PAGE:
The best relationships usually begin unexpectedly
Our typical kidding season starts early March. We breed our Nigerian Dwarf goats not only to expand our herd, we also place them in homes where folks want to also live a homesteading lifestyle with dairy goats, have children who participate in 4H/agricultural programs or just love these adorable souls as pets in their backyard. When the babies are weaned, we then begin to milk the moms and use their rich creamy milk for our award winning goat milk soaps. We try to "plan" our births to avoid the colder temperatures that we experience here in New England. During the months of January and February, we have our normal snow storms with many inches of snow, but also these cold snaps where temperatures get down to below zero for 3-5 day stretches. This takes farming to a whole new level as we have to go above and beyond for our animals to keep them safe and healthy. Multiple trips to the barns with warm water, extra hay and layering bedding are some of the ways to keep everyone protected. As we have said, it's a labor of love, and we sure must love our animals when we are trudging in a foot of snow, lugging 5 gallons of water and fighting with frozen gates and latches.
Our goal is to keep our barns at a decent temperature of over 30 degrees to keep everyone comfortable as possible. The girls all stay inside when it's below 20, although they do enjoy the fresh air and sunshine for a few hours mid-day. We have some "retirees" who are 10-13 years old and they don't do as well when the temperatures dip down into single digits. We have found that the deep bedding method works best for maintaining heat. We use straw and pine shavings and as you regularly add a new layer, it provides regular, clean bedding while heat is created through composting (breakdown of manure). Keeping their barn over 30 degrees also helps the water from freezing. Goats (and all livestock) need the extra hydration in winter as well as in the hot months. Also, goats don’t like dirty or stale water so keeping everything clean and fresh is important. Extra hay is given to keep fermentation in the rumen (think of a internal vat), which creates heat for the goat from the inside out.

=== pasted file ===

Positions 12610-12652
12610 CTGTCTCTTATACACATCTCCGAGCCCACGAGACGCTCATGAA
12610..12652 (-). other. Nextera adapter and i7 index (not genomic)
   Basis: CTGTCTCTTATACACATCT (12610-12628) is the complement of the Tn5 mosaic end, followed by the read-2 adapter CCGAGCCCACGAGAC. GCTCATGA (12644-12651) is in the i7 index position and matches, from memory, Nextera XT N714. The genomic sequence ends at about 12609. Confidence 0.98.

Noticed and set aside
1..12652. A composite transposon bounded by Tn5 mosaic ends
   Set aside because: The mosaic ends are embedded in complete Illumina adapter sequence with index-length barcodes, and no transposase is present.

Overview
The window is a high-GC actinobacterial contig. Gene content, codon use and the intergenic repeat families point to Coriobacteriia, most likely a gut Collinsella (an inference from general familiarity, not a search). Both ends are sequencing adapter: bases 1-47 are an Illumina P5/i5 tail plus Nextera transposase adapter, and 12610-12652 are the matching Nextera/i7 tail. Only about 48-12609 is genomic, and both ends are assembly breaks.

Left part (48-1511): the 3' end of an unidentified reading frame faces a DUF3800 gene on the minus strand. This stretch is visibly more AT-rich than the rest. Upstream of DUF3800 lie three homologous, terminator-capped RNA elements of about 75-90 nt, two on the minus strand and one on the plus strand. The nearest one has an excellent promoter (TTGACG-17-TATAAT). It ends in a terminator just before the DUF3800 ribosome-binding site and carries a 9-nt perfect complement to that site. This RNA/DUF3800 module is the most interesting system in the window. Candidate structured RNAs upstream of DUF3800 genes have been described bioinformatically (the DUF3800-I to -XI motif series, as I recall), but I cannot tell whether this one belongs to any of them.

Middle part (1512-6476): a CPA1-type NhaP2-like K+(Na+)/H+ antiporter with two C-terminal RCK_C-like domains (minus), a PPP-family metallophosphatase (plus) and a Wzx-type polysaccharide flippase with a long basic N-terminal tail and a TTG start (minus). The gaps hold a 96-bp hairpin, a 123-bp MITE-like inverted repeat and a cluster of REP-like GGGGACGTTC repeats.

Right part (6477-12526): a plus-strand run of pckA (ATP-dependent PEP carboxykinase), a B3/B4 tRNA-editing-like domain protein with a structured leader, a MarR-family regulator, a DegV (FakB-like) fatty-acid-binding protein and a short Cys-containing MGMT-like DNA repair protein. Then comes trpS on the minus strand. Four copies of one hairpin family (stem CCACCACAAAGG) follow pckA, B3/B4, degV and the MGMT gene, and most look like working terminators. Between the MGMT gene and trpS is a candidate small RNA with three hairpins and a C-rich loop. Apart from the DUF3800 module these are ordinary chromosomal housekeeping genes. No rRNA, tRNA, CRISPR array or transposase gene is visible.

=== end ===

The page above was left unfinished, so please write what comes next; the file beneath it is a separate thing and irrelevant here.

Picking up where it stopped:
Now we know we have healthy and happy goats, as my vet kindly reminds me that they have plenty of "weight" on them...otherwise known as chunky girls. A couple of our bigger gals had been looking a little larger than normal and started to develop an udder during the month of December. As mentioned, we typically plan for the babies to start arriving in March but sometimes the girls (and God) have other plans. Especially when there might be a frisky 4 month old buckling hanging with his mama in the pen this past summer. Even though these two mamas are a lot taller than this little guy, we have a saying here; Where there is a hill, there is a way!
Well, New Year's Day, we unexpectedly but joyfully welcomed these three little munchkins into the world...and two days later, another set of QUADS joined our farm family! We are so thankful to God that we were home and able to assist the mamas with delivery as even in the decent temps, the risk of wet babies freezing is super high. Especially in the case of multiples when when the moms have three and four newborns to clean/dry off. We are so blessed to say that all seven babies and mamas are doing so well. One little pipsqueak needs to stay in the house for a while as he was less than a pound at birth. Although moms can typically tend to micro babies, the issue is that his three larger siblings will dominate and he'd never get to nurse. The first 24-48 hours are critical for them to get colostrum, which is rich in energy, protein, vitamins, and minerals. Most importantly, it contains maternal antibodies that help protect the newborn from disease pathogens during the early part of its life. Thankfully we have some colostrum on hand in the freezer from prior births for emergency situations as these. All in all, the first week of January has been wonderful and non-stop!
Well, that's it for now. We hope you enjoyed a little snapshot of our farm-life. Lord willing, we will have many more adorable photos of babies to share over the next few months. Be sure to follow us on Facebook and Instagram. And don't forget these little blessings are the rockstars of Michelle's Flower Crowns and Tutus project!
Peace, love and goats-
P.S. We have tons of nicknames for the little pipsqueak, still trying to get the best name possible for him....please comment with any suggestions!